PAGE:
Bianca, the main character, is fascinated by the metaphysical, and so am I, so I fell in love with her right away. She is also brave, which is something I aspire to be in my own life, and this kept me rooting for her in her bleaker moments. Bianca always wants to know the truth in any situation, even it if will make her own life more difficult.

My favorite part of the book (page 123): I love when Bianca is in her rent (another cool word!) by the fire, reviewing and assimilating all her thoughts, feelings, and impressions from recent events, allowing her intuition to fuse them all together and distill them into an explanation for what has happened.

Best quote from the book (page 126): “The only thing that could possess such a man to be out on a night like this was money. Though sometimes love could. But mostly money.”

If you are squeamish like me, and rats are the stuff your nightmares are made of, here’s a helpful hint: read the rat parts quickly.

Fun fact: one of the characters in the book, Meddybemps, is named after a town in Maine!  See what you can learn at an author talk?
If you are local: Mary Lawrence will be signing her books at Books-a-Million in South Portland, Maine tomorrow at 2pm. Maybe you should go!bam-mary-lawrence

Jodi Picoult at the Music Hall

My friend Deb and I went to see Jodi Picoult read from her new book, Small Great Things. After picoult4she read, she was interviewed by Virginia from New Hampshire Public Radio.

What was good: Jodi’s reading of an excerpt of her book was dramatic and entertaining. It was definitely a performance worth hearing. Being able to ask her questions was also nice.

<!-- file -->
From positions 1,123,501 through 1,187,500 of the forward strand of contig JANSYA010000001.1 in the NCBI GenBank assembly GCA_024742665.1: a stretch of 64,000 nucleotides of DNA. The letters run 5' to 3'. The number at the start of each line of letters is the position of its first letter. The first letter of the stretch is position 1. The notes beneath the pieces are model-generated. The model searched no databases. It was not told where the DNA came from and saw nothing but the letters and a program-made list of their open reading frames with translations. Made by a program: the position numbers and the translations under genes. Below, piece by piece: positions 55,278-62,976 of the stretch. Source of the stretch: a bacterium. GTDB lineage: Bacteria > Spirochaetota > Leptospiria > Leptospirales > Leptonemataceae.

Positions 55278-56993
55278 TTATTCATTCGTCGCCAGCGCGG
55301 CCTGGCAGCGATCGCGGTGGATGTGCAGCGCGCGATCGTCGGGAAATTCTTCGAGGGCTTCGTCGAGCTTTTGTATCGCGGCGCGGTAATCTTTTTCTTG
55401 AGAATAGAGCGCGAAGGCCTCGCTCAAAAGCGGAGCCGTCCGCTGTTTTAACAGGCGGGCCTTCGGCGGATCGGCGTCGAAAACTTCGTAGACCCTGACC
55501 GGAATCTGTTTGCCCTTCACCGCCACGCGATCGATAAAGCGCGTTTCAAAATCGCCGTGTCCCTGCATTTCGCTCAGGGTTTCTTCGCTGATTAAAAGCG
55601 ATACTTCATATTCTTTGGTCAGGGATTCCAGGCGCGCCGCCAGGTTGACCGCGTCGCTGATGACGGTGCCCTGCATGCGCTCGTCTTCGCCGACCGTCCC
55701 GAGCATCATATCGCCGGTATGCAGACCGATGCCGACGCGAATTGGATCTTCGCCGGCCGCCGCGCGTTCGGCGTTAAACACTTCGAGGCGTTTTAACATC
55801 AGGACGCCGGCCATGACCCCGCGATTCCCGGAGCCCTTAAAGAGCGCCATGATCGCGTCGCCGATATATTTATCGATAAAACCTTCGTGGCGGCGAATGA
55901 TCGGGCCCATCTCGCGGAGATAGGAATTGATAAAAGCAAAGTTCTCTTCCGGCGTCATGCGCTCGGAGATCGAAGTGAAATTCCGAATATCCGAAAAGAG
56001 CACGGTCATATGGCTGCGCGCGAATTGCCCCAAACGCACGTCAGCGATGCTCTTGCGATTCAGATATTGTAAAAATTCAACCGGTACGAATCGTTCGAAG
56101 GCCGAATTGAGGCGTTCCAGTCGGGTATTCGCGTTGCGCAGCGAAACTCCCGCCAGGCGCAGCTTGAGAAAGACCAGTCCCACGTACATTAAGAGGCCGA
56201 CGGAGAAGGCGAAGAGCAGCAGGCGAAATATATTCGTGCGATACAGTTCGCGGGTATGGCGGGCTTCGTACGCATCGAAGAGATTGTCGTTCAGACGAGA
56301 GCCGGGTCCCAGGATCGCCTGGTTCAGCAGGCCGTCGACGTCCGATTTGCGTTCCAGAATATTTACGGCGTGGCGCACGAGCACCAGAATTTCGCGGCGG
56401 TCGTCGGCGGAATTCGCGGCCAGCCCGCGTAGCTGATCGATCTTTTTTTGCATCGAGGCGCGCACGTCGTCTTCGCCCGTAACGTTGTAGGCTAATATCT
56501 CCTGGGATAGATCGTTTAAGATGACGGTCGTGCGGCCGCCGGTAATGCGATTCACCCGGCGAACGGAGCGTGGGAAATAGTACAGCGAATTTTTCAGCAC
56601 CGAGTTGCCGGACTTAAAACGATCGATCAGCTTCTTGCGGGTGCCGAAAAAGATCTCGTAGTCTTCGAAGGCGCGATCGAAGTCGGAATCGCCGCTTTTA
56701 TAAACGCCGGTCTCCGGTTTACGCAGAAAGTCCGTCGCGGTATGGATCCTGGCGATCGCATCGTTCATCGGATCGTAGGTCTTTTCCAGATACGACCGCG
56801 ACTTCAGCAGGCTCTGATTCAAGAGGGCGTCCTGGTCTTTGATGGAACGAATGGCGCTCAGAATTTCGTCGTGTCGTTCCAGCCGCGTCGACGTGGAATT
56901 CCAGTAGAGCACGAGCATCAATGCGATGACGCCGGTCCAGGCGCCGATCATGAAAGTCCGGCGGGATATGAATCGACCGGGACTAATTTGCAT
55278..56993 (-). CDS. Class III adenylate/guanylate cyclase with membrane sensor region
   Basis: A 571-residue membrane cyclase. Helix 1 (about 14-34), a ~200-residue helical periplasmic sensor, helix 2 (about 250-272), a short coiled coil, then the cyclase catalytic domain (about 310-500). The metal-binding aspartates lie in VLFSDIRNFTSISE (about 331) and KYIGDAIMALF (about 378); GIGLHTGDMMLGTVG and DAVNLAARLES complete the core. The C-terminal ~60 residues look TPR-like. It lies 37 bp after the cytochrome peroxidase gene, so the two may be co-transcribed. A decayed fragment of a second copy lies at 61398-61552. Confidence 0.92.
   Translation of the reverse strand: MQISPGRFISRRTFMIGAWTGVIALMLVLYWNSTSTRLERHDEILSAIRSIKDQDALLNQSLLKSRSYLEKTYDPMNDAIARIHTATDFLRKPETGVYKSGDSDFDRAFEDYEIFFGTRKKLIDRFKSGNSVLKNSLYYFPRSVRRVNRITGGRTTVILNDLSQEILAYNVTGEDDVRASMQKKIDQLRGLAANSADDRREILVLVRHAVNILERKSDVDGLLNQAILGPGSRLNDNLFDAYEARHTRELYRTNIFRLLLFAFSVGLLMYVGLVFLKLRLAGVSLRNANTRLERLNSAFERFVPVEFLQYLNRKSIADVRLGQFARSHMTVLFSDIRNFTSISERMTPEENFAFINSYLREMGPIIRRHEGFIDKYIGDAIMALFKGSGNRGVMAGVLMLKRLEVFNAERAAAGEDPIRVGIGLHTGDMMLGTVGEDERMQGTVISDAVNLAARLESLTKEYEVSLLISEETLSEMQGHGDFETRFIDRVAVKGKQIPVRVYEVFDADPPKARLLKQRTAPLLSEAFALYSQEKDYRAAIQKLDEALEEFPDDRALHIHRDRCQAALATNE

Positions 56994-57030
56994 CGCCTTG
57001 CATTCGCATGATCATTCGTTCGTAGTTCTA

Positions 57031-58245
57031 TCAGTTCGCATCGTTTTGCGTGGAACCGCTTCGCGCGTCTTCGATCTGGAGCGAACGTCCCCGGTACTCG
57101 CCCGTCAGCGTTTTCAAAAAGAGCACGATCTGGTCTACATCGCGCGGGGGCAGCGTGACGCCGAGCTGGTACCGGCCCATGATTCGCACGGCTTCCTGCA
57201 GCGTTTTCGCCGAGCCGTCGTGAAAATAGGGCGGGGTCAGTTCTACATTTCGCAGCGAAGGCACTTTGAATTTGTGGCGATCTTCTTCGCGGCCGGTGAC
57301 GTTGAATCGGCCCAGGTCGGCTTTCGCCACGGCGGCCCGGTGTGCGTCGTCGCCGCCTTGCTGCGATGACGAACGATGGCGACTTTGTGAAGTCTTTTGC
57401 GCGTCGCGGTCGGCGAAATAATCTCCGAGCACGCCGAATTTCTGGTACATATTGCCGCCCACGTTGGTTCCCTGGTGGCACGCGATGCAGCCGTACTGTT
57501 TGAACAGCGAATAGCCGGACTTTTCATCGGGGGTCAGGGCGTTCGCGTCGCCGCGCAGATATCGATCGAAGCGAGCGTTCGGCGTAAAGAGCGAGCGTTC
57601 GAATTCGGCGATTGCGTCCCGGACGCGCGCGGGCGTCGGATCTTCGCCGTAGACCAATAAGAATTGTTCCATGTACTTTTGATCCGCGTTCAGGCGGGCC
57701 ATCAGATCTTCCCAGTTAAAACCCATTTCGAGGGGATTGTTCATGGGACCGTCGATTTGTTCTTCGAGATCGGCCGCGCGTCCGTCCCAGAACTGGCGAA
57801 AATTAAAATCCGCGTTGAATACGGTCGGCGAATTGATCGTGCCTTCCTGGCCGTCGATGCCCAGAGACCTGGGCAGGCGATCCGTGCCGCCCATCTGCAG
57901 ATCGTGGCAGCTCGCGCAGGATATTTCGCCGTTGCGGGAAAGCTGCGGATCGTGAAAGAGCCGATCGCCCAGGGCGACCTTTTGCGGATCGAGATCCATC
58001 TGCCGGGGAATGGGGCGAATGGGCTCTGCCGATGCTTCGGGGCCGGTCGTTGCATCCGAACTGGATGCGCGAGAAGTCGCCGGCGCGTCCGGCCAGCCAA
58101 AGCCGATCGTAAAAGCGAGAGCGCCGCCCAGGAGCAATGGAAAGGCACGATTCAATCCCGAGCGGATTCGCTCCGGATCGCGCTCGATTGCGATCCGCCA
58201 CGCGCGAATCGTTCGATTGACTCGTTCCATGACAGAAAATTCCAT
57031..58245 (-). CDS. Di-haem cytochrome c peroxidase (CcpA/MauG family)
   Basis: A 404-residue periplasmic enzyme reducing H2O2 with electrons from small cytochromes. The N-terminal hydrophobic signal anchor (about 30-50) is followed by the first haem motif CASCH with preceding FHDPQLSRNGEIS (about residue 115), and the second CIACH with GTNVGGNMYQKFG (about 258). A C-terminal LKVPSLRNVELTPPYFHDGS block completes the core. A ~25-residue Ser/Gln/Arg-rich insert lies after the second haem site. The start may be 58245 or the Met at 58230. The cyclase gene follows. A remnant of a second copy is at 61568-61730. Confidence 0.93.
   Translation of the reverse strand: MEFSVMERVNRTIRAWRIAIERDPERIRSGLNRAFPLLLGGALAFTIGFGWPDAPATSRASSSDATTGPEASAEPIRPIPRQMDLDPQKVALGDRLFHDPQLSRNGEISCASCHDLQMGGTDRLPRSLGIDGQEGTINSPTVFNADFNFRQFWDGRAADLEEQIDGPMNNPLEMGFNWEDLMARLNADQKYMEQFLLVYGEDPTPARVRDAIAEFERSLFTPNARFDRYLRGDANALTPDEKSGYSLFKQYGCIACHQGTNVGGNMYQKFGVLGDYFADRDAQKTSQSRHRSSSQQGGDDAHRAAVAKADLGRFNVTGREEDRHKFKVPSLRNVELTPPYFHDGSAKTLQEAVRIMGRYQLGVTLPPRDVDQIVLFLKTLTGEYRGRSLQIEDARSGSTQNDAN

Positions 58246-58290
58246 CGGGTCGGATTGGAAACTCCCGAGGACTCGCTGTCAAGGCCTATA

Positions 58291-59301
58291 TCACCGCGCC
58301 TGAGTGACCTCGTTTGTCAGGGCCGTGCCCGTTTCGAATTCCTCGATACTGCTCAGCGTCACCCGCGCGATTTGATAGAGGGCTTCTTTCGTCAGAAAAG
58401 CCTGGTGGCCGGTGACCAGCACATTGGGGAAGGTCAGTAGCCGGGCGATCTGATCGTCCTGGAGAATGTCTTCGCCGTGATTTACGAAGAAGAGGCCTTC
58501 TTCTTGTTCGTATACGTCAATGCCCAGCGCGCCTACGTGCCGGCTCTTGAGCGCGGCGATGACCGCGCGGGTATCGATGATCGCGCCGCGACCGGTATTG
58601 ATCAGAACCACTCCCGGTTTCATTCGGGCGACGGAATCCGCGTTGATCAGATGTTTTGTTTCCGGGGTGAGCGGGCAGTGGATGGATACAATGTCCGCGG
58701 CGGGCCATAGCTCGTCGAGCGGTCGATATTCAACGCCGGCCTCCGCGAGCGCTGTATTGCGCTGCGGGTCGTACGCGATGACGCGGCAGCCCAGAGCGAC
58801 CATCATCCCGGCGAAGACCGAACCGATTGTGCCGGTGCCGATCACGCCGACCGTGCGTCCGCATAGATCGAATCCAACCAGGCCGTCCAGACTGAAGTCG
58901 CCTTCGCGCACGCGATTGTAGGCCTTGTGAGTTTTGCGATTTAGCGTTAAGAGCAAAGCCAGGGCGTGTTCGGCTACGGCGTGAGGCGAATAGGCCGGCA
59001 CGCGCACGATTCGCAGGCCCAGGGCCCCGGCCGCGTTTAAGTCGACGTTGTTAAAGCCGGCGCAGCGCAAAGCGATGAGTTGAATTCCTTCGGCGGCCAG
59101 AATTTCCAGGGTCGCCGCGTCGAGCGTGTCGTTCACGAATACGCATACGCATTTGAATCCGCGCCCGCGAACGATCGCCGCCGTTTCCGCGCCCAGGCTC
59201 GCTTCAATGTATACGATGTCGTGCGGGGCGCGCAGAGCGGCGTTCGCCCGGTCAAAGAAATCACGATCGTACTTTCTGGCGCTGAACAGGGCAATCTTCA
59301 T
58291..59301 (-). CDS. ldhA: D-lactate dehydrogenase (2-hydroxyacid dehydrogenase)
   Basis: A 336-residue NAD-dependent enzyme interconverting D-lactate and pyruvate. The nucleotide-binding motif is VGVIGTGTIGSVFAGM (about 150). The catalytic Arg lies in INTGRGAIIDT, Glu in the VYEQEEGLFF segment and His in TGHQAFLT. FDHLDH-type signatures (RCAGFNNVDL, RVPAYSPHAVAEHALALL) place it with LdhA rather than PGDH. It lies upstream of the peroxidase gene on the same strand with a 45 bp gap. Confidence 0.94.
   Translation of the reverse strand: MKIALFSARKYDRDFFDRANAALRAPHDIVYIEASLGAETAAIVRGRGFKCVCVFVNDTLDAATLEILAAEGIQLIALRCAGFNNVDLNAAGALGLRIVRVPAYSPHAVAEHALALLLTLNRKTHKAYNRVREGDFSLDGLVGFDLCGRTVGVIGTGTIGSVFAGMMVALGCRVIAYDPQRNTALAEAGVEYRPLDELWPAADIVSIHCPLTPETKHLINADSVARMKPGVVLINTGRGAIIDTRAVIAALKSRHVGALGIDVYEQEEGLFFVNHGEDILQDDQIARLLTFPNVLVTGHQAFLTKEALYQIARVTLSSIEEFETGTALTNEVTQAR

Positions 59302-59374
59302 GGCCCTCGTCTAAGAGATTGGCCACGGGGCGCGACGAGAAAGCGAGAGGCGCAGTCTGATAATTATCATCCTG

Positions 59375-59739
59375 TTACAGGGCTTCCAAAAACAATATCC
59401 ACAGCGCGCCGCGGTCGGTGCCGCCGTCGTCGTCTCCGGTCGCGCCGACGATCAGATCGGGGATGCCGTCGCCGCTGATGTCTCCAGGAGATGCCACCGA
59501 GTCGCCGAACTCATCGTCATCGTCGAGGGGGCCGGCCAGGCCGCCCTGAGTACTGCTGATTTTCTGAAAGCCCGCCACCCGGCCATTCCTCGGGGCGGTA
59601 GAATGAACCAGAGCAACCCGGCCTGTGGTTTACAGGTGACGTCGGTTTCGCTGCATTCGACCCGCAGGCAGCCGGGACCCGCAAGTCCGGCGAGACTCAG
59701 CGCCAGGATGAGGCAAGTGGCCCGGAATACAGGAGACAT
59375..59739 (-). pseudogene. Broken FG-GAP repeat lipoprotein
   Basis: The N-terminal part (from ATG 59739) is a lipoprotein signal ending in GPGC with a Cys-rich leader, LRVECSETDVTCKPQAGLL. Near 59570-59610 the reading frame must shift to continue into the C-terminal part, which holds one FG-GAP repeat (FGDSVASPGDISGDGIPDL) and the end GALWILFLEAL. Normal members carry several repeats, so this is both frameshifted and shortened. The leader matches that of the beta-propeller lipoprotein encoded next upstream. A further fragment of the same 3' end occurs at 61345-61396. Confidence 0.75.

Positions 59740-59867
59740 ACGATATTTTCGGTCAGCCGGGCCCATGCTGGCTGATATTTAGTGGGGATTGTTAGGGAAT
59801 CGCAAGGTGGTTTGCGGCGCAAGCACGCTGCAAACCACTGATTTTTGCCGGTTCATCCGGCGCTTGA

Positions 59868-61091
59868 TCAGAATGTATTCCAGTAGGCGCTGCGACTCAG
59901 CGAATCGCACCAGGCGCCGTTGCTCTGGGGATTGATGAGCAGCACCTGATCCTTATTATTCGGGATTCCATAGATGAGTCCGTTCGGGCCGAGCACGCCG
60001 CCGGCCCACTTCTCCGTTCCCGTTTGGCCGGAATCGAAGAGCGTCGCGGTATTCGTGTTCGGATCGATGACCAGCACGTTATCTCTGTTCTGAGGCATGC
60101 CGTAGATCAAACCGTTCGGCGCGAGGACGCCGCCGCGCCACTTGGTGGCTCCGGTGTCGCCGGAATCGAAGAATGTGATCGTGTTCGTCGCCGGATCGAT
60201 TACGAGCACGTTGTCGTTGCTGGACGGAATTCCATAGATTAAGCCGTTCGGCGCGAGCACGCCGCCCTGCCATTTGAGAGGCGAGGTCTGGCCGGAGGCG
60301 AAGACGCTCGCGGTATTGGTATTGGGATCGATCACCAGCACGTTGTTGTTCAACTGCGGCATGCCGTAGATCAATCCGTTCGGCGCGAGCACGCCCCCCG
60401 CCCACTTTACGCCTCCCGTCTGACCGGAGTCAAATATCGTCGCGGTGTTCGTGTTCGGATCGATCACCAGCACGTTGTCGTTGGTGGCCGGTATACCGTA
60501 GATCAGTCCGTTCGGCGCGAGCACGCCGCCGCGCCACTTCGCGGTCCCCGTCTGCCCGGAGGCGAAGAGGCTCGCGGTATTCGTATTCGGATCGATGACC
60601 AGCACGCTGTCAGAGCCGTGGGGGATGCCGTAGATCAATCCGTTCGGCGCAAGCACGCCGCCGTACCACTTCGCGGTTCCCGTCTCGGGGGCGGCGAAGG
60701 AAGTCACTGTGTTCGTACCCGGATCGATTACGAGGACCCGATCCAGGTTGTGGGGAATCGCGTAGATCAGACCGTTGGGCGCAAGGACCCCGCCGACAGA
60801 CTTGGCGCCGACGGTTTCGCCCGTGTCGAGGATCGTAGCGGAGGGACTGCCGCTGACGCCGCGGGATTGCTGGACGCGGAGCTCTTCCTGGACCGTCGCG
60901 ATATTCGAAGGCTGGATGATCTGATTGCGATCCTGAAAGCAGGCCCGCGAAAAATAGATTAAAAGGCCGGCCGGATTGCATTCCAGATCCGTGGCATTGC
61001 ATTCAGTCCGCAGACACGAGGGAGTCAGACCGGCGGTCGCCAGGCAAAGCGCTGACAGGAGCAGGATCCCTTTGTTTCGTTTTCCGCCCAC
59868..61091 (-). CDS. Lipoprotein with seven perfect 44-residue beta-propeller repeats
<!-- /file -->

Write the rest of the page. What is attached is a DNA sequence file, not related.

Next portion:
I liked the venue. The Portsmouth Music Hall is an older theater with loads of character and charm.

I also got the idea of selling tickets to my own author talks from this, and including the cost of the book in the ticket price. Smart, right? So you dont’ have to worry about investing a lot of time and money in an event and not selling books. I might try this someday, you know, when I’m famous.

What wasn’t so good: The price! Not only did you have to buy a ticket to hear the talk, you also had to buy a book. Hardcover fiction is not generally something I spend money on. This made for a pretty pricey evening. Also, the books were pre-signed. Not for nothing, but we had to take it on faith that she actually signed them herself. Just sayin’.

Also, while I did like that she took audience questions, I did not like that she only took some of our questions, and the ones she did take were pre-screened. There was really zero contact with her whatsoever, other than watching and listening. Not interactive.

It was more of an author show than an author talk, more formal than casual. I suppose in the future I should keep the difference in mind. I prefer the latter over the former.

All in all, the book sounds great. The protagonist is a nurse, and (as some of you know) so am I, so if I had to buy a hardcover fiction book by Jodi, I guess this was the one (NOTE: It better not end like My Sister’s Keeper).